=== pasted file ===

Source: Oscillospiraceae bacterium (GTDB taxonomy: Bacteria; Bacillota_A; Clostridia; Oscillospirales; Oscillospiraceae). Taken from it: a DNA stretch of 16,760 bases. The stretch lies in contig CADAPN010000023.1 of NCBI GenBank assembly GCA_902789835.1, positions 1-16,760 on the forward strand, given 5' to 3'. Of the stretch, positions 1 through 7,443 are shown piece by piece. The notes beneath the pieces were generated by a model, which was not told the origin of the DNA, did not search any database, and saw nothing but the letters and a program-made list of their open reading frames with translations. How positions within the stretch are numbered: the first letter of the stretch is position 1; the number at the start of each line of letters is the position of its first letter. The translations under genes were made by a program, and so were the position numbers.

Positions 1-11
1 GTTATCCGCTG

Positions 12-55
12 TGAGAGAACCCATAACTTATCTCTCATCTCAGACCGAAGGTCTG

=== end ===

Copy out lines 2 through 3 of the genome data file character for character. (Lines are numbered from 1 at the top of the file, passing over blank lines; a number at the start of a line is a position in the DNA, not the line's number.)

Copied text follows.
Positions 1-11
1 GTTATCCGCTG